When Peter Beck was a kid growing up in New Zealand, he had a dream. He wanted to build rockets that went to space.
Today, Peter isn’t just a kid with a dream. He’s a hard-nosed entrepreneur turning those ideas into reality. As the founder, CEO and CTO of Rocket Lab, he leads a company dedicated to opening up space — the final frontier — to commerce by making it cheaper and easier to deliver payloads. In 2009, Rocket Lab became the first private company in the Southern Hemisphere to reach space. And it’s primed to create even more frequent commercial launch opportunities in the future.
Stories like Peter’s are why I love the annual EY World Entrepreneur Of The Year™ Forum. This week, he will be just one of the many entrepreneurs, innovators and leaders from more than 60 countries gathering in Monaco.
Entrepreneurs are critical for the world economy
But we don’t just celebrate entrepreneurs because they have inspiring stories. We honor entrepreneurs because, in so many ways, they are critical to the success of our global economy.
Late last year, the Harvard Business Review studied the effects our EY Entrepreneur Of The Year™ US Award winners are having on the global economy — and this is exactly what it found. In 2015 alone, past Entrepreneur Of The Year Award winners created 14.1 million jobs. If you were to combine the trillions of dollars they have collectively added to the global economy over the past 30 years, they would rank 16th on the world’s largest economies — bigger than Sweden and the Netherlands.
When it comes to job creation, these leading entrepreneurs outpaced competition from throughout the business world.
When it comes to job creation, these leading entrepreneurs outpaced competition from throughout the business world, even during the toughest economic times. During the economic downturn of 2007 to 2011, they nearly doubled the rate of US job creation. They also outlasted the competition. In a world where just over 20% of businesses tend to survive more than 15 to 20 years after their founding, our winners nearly doubled that survival rate.
Is the middle market increasingly driving global growth?
These entrepreneurs are indicative of a larger trend in the global economy. EY operates in more than 150 countries around the world, and everywhere we work we are increasingly seeing the same essential fact: middle-market companies are the ones driving global economic growth.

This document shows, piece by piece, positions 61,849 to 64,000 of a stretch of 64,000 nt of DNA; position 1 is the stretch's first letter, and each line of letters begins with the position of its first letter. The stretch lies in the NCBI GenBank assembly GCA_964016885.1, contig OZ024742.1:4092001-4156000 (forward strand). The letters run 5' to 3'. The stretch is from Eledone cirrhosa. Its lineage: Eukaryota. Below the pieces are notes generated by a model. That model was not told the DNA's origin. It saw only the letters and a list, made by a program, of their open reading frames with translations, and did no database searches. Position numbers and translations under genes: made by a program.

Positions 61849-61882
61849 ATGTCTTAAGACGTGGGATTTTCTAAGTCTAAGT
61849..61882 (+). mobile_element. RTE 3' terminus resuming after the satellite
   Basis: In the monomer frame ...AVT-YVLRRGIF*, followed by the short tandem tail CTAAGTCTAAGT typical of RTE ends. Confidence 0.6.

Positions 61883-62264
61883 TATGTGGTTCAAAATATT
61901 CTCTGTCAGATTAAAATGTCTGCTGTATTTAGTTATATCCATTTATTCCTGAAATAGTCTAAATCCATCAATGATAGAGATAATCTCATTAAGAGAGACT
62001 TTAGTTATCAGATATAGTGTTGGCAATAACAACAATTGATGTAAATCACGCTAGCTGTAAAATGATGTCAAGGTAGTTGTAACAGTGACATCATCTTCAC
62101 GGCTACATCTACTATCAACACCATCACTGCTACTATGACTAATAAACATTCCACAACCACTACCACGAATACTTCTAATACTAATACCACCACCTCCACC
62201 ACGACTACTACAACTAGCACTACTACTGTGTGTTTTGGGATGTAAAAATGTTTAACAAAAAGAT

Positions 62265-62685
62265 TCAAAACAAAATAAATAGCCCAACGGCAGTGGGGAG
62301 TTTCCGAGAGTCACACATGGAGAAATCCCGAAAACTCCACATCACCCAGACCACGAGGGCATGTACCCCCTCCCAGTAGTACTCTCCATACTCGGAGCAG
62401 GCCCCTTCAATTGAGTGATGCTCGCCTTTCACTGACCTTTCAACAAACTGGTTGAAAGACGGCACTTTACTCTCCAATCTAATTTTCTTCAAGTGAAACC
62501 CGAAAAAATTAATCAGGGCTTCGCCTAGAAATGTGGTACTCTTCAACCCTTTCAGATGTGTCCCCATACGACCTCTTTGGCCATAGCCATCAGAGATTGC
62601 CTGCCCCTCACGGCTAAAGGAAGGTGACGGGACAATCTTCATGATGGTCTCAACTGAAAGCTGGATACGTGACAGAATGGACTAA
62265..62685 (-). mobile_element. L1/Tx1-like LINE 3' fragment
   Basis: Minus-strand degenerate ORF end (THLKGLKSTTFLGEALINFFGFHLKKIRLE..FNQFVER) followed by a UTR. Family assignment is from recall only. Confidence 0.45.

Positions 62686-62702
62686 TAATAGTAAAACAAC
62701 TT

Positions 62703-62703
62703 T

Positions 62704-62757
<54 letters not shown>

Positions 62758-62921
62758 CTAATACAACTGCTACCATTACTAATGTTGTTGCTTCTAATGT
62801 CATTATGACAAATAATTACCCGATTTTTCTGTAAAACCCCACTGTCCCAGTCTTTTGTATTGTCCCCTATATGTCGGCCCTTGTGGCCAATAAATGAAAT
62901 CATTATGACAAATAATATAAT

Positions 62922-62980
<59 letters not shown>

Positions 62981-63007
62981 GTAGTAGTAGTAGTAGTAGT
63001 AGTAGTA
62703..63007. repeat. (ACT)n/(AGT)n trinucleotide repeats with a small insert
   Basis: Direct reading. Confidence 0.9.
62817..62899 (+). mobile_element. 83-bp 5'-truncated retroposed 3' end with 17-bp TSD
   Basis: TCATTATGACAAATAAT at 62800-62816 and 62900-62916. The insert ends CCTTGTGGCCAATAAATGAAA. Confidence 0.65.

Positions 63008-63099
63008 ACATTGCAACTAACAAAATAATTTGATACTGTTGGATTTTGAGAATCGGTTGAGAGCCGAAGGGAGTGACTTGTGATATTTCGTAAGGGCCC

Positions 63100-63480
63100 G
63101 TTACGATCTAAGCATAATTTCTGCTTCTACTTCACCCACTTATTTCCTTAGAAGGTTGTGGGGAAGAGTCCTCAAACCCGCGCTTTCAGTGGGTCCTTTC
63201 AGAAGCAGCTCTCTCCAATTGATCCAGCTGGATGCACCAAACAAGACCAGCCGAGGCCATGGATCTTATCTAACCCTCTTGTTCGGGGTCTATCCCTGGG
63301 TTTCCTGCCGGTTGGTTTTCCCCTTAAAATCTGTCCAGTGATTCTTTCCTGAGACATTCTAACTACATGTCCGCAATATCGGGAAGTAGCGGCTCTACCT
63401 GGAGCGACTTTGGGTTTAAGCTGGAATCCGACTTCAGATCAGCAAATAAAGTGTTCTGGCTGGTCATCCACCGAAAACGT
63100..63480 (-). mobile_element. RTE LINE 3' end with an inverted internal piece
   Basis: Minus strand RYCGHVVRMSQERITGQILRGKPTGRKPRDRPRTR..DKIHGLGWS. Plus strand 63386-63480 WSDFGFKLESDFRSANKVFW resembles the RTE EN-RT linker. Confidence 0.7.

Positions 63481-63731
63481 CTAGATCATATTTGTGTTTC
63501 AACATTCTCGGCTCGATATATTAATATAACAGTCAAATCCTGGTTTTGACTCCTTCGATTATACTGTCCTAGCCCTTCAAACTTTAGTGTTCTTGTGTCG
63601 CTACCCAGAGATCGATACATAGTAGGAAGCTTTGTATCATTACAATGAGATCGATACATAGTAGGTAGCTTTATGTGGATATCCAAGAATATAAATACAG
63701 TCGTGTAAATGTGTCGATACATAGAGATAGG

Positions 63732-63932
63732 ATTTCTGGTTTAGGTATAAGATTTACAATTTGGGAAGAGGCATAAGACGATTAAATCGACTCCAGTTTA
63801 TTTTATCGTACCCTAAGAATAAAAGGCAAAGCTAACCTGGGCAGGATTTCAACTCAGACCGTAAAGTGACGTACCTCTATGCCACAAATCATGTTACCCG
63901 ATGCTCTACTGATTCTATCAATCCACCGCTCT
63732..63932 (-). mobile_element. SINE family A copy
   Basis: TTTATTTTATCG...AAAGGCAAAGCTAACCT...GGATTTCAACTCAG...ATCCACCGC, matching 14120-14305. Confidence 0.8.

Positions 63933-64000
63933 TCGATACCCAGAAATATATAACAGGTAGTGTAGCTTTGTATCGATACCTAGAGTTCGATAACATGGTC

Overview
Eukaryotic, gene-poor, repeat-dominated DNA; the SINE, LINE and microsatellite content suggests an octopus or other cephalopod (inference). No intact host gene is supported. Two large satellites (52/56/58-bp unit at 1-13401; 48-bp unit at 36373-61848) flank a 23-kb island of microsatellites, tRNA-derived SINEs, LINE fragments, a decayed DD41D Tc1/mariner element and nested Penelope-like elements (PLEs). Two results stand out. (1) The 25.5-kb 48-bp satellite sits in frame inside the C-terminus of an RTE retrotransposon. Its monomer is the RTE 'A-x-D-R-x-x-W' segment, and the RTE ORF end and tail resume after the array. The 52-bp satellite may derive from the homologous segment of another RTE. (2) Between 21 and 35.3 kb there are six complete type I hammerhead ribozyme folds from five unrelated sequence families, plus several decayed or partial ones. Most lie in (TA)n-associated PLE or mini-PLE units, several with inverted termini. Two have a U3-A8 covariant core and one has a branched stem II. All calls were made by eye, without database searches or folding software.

As part of this year’s Forum, we surveyed middle-market companies from over 30 different countries, including our global network of Entrepreneur Of The Year alumni. The results of this study — which we call the EY Growth Barometer — were striking. Once again, we found that for all the attention paid to the Fortune 500 and the largest, multinational companies, the truth is that these middle-market companies represent some 99% of all enterprises. Last year, they were responsible for almost half of global GDP.
That economic importance is only going to continue because the middle-market companies we talked to are still some of the most optimistic in the world. Even in a moment of global uncertainty and economic caution, one in three of the companies we surveyed are still planning to grow between 6% and 10% this year. One in seven aspire to grow over 16%. These projections far outpace the latest World Bank global GDP growth forecasts of 2.7%.
Yet some are even more ambitious. Among the most entrepreneurial group of respondents — an elite group drawn from Entrepreneur Of The Year alumni — more than one in five plan revenue growth of more than 26% this year.
Entrepreneurs are leading us forward
Given how important entrepreneurs and the middle market have become to our global economy, it might be a good idea to keep an eye on what happens in Monaco this week. There you’ll find entrepreneurs from countries as disparate as Estonia, Indonesia and the Czech Republic. They’re innovating and leading in every field — whether they are taking the kitchen utensil industry by storm, putting purpose first to lead the largest Indonesian-listed health care company in Southeast Asia, or making parcel and package delivery machines as common as ATMs.
If you want to get a sense of where the global economy is going, look at entrepreneurs and middle-market companies.
These entrepreneurs — and the rest of the country winners — are leading their respective industries and paving the way for others to follow. So if you want to get a sense of where the global economy is going, look at entrepreneurs and middle-market companies like these. That’s where so much of the innovation, determination and hard work that drives the economy forward is taking place.
Originally published on Linkedin Pulse.
About Mark Weinberger